Fingers crossed then! Hope more follow them.

    • Hi Bob! I saw this announcement (I read the BBC news). It sounds like a great statement, but I’m intrigued as to how they intend to manage it on a practical level, especially as most of their food is frozen and chilled and packaged. Frozen food tends to be packaged in plastic-lined paper where it isn’t plastic currently. Paper trays is one thing, but how will they secure the stuff to the trays? I will be following this with hopefulness but also a small amount of raised eyebrows! Fingers crossed indeed!

      • Hi Lindsay
        When I grew up in the 1960’s we didn’t have plastic. We didn’t have any real problems, except remembering not to put the paper carrier bags down on wet ground lol. We didn’t have a lot of frozen foods, but what we did have came wrapped in either grease proof paper, cardboard, or both. You just had to be more careful, and shop near to home.
        I would think it would also be perfectly feasible to make an insulated bag using natural products. Let’s hipe so anyway.
        Great blog btw

  5. I recommend The Pantry Man for those living near Rockingham. The lovely ladies there are always very helpful in weighing my jars before I fill them with dry goodies. The new owner is looking to expand their range. People living near Mandurah definitely have to go to The Glass Jar in Halls Head – a haven for bulk items, dry and liquid! PS. Neither store has paid me to write this! ;-)

  6. If you use a produce bag, do you just accept paying a bit more because you’re paying for the weight of the bag? I notice people often mention cotton bags, which must be a lot heavier than recycled PET produce bags such as Onya’s (the ones I have are 10g). Even 10g is significant when buying something expensive like almonds

    • I know at the store i use they have the scales set down by 0.05g to go some way to countering the weight of any bag (the paper or plastic ones provided). I made my own bags from scrap nylon netting so they weigh hardly anything but i do accept that I’m probably paying a tiny bit more.

    • Hi Cathy, depends on the store. The Source will tare the weight of the bags if we know them, and I’ve read of people embroidering weights onto bags for this purpose. I think stores with zero waste principles will generally be happy to.

      Some old fashioned stores (with older scales) won’t be able to. For these I’m happy to wear the cost of the weight, but I do tend to make sure the more expensive things are in the lightest bags. I’ll also buy more – 10g out of 100g is an extra 10% of the cost, whereas 10g out of a kilo is only 1% of the cost.

  7. I’ve been shopping at my local Biocoop here in France: I LOVE coming home from there without all the plastic waste I have after doing our weekly shop in a supermarket!! And I have to confess, I quite like the process of decanting all of the products into pretty jars too – the shop provides paper bags for dry goods. Much as I enjoyed your post, I’m not sure I’d be able to cope with taking jars in and having to work out prices after weight: that sounds way too complicated for my tiny brain… especially for a family of six! Keep writing, I love reading your work :)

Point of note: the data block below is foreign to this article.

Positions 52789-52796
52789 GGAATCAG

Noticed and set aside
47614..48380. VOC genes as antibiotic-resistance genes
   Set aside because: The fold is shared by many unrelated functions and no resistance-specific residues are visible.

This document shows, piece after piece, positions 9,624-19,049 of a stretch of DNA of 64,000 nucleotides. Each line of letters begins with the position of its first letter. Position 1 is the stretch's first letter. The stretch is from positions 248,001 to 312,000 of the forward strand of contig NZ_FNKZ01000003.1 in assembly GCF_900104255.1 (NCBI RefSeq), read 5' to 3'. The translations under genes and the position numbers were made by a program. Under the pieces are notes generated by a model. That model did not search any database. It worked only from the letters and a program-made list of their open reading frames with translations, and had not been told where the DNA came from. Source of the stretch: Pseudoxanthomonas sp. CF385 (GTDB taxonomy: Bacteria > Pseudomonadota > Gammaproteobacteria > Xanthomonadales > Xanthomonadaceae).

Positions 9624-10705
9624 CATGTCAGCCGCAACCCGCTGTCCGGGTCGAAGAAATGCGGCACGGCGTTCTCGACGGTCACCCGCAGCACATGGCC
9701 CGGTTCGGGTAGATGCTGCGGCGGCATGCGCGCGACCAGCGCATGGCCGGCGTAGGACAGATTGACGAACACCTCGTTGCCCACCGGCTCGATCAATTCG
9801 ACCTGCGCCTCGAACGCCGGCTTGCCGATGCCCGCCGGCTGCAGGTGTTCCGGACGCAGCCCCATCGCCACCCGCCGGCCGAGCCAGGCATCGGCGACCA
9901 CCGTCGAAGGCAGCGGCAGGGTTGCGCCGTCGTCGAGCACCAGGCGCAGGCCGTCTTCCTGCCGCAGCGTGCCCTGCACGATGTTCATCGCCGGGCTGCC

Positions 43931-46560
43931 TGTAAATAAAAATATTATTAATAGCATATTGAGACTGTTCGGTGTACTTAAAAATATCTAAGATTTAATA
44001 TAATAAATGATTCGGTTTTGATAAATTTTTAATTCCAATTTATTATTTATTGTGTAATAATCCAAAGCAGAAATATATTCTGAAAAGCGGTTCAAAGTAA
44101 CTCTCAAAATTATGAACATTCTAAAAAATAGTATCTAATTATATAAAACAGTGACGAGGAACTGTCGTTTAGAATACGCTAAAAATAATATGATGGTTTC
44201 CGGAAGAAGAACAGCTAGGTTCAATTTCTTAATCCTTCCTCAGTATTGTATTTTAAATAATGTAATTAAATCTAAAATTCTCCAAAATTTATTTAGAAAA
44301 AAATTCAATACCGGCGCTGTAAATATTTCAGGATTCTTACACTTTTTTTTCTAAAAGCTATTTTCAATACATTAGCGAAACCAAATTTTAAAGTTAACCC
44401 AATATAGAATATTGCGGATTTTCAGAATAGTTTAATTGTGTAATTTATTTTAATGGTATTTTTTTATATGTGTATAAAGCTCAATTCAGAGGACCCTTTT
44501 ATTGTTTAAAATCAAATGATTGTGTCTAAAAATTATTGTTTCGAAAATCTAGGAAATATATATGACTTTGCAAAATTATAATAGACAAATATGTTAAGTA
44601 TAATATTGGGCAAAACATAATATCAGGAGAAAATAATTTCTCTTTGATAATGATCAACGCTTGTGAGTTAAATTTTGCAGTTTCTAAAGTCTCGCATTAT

• Bulk stores are great, aren’t they Chloe?! I’ve only been bringing my glass jars to the store since I moved to Vic Park and started shopping at the source. None of the other stores are set up as well as these guys. I’d use produce bags before. I also used to have to take the train, and produce bags are a lot easier.

      Thanks, I will! :)

  8. Thank you for sharing your tips! Since I’ve never been in a bulk shop before (but there is one going to open in my region soon! :D), I’ve always wondered how it actually works in detail. Now, I know how to prepare the first shopping once it opens. :)

  9. Thanks. Yes, I’m aware they are all different, but your post makes me feeling less unprepared and overwhelmed and that IS a good thing. :D
    Since I don’t have an Instagram-account I also wanted to tell you here that I love your Instagram-Posts “31 Days of Plastic Free”. Though not all tips are new and you mentioned many things already on your blog, it is very motivating to read them there again.

  10. Well, I loved this post! Simply because it got me thinking in a different way. I can only think of one store here were we live that operate a bit like this and I always thought I had to use their brown bags … which is ultimately just a waste (although at least they are recyclable). I love the idea of taking your own containers and will ask them next time if I can do that! It doesn’t just save on waste but it also saves on time so I don’t have to come home and repack :) Love it!

Share your thoughts!